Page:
Meanwhile, unbeknownst to Marxt, Susanne returned to the store a couple weeks after her first visit. She intended to purchase the flag so she could donate it to the fire brigade. But an employee at the store told her the flag was for decorative purposes only, and it wasn’t for sale.
Clark told Texas Monthly the flags have been hanging in his shop for years—though he said he doesn’t have any documentation for the chain of title or recall where he purchased them—and said the banners add to the store’s character. “It would be a pain in the ass to get the thing down,” Clark explained of the flag in question. He said the German fire brigade offered to fly him to Eberhardsreuth and give him a hero’s welcome in exchange for donating the banner, which he paid approximately $2,500 to $3,000 for. “I don’t give a s— about any of that,” Clark said.
After he refused the offer, Clark says he began receiving harassing emails and phone calls. He says some Germans left disparaging reviews on Yelp and Google Reviews, subsequently deleted, that called him a crook and demanded he return the flag, so he dug his heels in more. “I’m not selling the flag now. And especially I’m not selling the flag once you started threatening me and trying to ruin my reputation,” said Clark.
Experts in art restitution argue that returning displaced cultural artifacts builds international goodwill and helps establish stronger relationships with our allies. “Do we want to be the ugly American and always deal with things from a monetary standpoint?” said Robert Edsel, founder and chairman of the Monuments Men and Women Foundation, a Dallas-based nonprofit that helps recover artworks and other cultural objects that went missing during World War II and return them to their original owners.
But in early May, the decision of whether to keep the flag was made for Clark. One Saturday morning, when the Collectors Firearms owner was not working at the store, he says a man with a German accent came in with a printout of an email exchange appearing to show Clark agreeing to donate the flag (Clark says the printout was a fake). After unsuccessfully trying to reach Clark on his cellphone to confirm, the employee unhooked the banner from the ceiling—Clark says it fell down and injured the employee in the process—and gave the flag away.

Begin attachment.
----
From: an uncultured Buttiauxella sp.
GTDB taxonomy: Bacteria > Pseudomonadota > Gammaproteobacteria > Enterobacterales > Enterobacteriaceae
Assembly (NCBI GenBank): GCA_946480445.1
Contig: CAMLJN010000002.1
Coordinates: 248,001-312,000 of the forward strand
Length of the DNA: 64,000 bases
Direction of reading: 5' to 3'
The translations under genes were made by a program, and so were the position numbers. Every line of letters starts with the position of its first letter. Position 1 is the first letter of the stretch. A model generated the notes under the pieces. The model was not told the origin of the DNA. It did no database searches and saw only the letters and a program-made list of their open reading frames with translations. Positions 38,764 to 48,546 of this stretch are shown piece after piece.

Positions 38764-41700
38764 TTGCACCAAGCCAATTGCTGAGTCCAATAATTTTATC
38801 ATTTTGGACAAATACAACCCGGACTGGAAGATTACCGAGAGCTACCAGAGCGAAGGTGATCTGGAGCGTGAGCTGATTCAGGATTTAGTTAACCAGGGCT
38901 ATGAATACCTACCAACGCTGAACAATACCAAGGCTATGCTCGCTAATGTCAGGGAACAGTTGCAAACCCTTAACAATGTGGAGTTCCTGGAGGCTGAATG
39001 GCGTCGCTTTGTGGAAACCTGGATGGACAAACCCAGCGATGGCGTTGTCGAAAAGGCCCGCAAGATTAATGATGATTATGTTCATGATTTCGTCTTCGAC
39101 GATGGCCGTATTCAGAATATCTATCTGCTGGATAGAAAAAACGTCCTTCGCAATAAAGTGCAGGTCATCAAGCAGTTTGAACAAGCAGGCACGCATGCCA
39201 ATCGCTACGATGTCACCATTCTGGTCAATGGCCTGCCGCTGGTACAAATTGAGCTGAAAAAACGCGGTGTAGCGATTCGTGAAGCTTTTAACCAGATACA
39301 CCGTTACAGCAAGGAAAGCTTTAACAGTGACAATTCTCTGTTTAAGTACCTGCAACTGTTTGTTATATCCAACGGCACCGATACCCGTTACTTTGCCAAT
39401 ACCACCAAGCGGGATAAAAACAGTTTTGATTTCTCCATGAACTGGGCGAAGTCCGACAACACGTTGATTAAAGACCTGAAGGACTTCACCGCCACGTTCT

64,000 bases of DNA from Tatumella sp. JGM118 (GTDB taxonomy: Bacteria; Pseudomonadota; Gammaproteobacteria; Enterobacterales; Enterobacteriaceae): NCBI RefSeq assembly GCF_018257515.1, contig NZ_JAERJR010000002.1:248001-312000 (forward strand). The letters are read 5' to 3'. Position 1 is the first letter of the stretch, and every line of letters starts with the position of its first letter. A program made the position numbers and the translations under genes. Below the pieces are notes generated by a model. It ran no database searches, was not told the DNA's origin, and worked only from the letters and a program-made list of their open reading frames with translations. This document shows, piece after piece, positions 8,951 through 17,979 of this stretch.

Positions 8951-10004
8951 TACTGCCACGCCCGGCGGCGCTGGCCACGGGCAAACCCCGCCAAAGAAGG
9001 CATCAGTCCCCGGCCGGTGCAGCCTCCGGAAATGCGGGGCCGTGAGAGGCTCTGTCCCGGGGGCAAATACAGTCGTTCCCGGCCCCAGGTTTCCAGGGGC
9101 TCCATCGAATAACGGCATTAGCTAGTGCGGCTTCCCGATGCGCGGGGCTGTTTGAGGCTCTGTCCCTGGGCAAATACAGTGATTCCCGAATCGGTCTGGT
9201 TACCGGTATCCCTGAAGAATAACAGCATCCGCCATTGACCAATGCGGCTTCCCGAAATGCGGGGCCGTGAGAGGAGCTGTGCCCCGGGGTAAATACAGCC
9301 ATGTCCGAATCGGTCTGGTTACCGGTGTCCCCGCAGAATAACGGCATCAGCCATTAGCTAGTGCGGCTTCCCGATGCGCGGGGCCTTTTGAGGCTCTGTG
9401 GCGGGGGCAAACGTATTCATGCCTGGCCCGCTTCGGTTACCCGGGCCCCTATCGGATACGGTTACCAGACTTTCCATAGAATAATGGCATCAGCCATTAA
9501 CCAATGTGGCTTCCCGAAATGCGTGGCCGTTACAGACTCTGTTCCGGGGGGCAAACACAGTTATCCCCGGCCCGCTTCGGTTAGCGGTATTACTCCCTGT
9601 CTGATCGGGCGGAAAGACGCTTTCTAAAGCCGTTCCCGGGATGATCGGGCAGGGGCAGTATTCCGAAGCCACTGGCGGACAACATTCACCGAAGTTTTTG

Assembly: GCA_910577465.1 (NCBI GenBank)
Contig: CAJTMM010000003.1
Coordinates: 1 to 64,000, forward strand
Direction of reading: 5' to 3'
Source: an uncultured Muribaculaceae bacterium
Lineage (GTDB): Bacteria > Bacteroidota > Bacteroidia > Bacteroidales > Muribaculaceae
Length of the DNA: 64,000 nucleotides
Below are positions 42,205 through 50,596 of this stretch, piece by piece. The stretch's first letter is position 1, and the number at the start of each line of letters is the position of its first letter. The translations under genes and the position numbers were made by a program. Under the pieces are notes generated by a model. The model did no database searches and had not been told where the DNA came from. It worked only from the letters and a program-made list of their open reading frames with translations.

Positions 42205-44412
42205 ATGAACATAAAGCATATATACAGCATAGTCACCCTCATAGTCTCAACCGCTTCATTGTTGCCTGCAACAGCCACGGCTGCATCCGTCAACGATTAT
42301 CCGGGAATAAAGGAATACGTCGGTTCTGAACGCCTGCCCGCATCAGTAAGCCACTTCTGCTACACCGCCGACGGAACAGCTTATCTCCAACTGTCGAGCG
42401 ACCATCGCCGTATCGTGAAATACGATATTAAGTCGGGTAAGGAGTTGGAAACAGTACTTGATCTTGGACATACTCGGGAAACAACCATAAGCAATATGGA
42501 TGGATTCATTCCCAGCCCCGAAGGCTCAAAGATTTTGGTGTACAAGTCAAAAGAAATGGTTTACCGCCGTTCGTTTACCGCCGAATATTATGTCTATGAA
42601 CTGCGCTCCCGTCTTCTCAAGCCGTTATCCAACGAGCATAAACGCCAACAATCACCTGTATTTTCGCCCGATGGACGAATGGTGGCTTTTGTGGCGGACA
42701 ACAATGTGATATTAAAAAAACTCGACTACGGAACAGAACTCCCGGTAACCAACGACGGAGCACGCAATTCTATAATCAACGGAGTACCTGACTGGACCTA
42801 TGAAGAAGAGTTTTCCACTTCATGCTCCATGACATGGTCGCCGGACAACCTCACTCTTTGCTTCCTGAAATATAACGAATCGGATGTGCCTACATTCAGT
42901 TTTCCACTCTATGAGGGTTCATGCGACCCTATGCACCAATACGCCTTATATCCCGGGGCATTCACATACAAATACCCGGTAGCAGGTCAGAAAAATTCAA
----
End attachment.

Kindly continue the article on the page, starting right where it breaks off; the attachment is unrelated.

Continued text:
Clark says he did not contact the police about the stolen flag, and he would not reveal the name of the employee whose head he said was split open giving it away. He also balked when asked if he would provide the security footage of the unknown person who took the flag, which he said he possessed. “It’s not going to make me money, and it’s not going to get my flag back,” Clark said repeatedly.
Once the flag went missing from Clark’s store, he said all of the negative comments on Yelp and Google Reviews were removed. “I’m sure that flag’s back in Germany,” he declared.
It doesn’t appear to be, yet. Back in Eberhardsreuth, Marxt says he hasn’t seen the flag. “We are, of course, disappointed,” he said. “But we have a positive side to it because up to now, we didn’t even have a photo of it.”
If the flag is returned, Marxt plans to throw a celebration based on Bavarian tradition. “We will make a big procession to our little church of Holy Michael,” Marxt said. “We will donate a big candle in the church, and we will have a great beer festival with free beer for all.”